In a recent Reddit discussion an avowed liberal posed the following question, “Why do libertarians criticize liberals more than conservatives?” As a libertarian I have noticed this trend myself but from a different angle. Why did I have to argue with liberals more than conservatives? It comes down to a difference in equivocation on both sides.
In general a conservative sees the government as a tool to advance an agenda which tries to keep the status quo. The policies generally trend towards things which are perceived as negatively impacting individuals. For example, many conservatives are opposed to gay marriage. As libertarians when we argue against these policies we are making the case that the idea itself is wrong, therefore government should not be engaging in that behavior. It is pretty straightforward and clear, government should not do bad things.
Contrast that with the general perception of liberal policies. Liberals tend to see government as a tool with which to progress society, to benefit people. For example, public education for all. As libertarians when we argue against those policies we are making the case that the idea is laudable, but not one which government should engage. Compared to when we’re arguing against conservatives this is a far trickier argument to make. This is because many liberals will conflate the notion of good with the notion that government must therefore do it. Conversely when libertarians attack the notion that government should do it we’re being seen as attacking the base idea as also being bad. As a result we have to expend far more effort first pointing out that we agree it is a good idea, just disagree in the implementation.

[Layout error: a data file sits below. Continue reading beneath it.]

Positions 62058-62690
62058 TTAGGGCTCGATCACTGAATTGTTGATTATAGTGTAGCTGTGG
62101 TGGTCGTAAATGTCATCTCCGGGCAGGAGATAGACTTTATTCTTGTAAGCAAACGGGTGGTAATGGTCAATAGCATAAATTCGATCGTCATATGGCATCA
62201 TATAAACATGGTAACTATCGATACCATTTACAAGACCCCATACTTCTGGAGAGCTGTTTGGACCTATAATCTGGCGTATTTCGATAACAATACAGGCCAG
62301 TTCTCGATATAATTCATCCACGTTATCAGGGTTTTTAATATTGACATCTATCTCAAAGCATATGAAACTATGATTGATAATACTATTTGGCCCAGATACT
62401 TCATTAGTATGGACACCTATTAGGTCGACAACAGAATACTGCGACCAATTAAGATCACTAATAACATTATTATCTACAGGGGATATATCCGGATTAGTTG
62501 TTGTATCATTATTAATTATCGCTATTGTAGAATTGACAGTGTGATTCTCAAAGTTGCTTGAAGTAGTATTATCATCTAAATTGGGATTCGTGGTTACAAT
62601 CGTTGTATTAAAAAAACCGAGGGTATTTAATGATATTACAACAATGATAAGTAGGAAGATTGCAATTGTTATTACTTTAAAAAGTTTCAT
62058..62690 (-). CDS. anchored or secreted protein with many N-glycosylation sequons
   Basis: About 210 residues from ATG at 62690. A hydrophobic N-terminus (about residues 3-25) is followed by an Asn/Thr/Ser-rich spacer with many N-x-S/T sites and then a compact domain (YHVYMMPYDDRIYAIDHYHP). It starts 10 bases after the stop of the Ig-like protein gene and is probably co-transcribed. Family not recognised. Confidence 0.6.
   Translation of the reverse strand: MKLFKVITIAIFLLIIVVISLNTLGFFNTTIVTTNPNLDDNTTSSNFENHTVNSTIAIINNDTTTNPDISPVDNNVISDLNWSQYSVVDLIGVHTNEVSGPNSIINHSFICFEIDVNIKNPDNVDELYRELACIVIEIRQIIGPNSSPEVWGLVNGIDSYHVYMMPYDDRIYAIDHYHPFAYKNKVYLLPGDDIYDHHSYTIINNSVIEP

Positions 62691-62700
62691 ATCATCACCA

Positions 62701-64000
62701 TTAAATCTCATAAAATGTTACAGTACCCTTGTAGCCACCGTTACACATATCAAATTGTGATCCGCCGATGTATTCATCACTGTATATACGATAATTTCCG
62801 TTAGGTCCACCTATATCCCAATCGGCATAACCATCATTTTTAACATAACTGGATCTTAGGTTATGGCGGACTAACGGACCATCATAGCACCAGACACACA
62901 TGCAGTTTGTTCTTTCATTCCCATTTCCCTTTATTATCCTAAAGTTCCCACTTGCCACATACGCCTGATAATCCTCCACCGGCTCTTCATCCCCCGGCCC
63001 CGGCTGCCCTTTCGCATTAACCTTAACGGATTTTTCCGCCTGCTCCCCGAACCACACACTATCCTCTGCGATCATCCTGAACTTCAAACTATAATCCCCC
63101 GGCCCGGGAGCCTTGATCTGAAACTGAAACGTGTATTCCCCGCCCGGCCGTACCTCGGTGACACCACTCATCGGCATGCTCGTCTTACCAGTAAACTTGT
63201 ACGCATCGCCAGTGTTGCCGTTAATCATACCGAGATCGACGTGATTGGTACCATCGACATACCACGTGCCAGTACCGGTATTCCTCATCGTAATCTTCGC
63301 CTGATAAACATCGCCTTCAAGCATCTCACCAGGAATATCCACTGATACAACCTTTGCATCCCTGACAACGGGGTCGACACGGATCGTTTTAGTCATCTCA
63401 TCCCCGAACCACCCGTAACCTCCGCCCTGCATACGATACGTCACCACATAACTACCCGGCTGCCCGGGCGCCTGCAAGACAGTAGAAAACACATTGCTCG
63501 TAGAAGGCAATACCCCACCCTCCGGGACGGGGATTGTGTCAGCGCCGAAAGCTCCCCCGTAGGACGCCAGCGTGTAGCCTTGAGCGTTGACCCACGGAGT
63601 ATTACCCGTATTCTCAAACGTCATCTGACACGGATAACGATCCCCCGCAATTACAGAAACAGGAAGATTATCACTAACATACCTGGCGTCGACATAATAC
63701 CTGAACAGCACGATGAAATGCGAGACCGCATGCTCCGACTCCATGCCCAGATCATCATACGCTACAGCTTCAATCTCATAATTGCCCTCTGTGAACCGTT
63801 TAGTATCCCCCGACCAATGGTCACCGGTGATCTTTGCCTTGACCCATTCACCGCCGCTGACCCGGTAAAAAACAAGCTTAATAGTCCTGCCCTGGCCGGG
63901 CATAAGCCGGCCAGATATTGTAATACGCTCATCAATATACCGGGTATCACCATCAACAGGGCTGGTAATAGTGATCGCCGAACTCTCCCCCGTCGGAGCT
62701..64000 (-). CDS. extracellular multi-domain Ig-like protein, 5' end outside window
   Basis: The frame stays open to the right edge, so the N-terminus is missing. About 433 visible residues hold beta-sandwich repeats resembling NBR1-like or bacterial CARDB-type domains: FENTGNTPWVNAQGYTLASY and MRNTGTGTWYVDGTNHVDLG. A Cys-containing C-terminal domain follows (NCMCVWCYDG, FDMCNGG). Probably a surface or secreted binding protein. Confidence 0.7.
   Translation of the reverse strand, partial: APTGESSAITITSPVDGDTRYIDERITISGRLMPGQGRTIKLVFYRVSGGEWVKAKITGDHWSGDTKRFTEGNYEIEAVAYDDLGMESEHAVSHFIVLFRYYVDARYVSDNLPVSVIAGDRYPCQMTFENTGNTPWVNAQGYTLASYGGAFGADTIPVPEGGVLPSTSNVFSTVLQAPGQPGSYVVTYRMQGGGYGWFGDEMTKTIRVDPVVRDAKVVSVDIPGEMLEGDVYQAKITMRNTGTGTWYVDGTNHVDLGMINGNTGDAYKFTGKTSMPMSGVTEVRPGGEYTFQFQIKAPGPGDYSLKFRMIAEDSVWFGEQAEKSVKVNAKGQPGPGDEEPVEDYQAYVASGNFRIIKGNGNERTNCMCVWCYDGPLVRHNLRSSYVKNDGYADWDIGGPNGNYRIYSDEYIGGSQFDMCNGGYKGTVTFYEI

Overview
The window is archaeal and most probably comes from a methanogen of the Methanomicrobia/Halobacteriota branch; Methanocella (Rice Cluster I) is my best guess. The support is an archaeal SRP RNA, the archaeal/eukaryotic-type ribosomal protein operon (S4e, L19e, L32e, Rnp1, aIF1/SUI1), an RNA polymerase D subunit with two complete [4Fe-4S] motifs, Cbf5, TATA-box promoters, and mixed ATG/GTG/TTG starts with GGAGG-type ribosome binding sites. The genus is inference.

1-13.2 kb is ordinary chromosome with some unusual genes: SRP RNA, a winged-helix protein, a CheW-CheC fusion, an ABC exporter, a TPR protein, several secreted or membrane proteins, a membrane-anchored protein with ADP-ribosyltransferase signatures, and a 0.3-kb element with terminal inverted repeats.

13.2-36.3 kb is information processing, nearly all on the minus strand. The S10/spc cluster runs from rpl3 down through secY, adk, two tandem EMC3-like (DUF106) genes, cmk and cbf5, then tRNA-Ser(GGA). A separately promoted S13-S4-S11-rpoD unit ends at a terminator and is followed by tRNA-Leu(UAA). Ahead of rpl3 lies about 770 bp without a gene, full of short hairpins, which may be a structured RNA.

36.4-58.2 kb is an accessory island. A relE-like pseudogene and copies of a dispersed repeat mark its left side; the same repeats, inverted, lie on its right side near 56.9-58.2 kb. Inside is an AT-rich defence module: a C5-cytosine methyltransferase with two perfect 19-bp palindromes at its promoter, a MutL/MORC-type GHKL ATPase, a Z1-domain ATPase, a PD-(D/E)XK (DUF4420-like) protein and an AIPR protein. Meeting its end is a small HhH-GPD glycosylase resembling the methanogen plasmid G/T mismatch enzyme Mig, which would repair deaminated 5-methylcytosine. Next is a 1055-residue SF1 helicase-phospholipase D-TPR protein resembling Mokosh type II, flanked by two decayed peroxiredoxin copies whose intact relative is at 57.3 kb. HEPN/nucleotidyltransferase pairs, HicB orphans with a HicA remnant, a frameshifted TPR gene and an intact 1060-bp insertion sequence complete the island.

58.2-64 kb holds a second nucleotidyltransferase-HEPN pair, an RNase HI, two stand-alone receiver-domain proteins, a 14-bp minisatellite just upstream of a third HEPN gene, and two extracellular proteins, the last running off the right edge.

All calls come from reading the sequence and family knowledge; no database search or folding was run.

That is why I often have to take much more effort in arguing against liberals. I can’t just leave it as, “That’s a bad idea therefore government shouldn’t do it.” No, I have to go through the hoops of saying, “Government shouldn’t do that. No, it’s a good idea. No, I agree with it. I’m a fan of that idea. But, no, it does not follow that government should do it. No, really, that’s a great idea. Seriously, I agree with you that it’s a great idea. I’d love to see more people gain benefit from that idea. No, not through government. No, really.”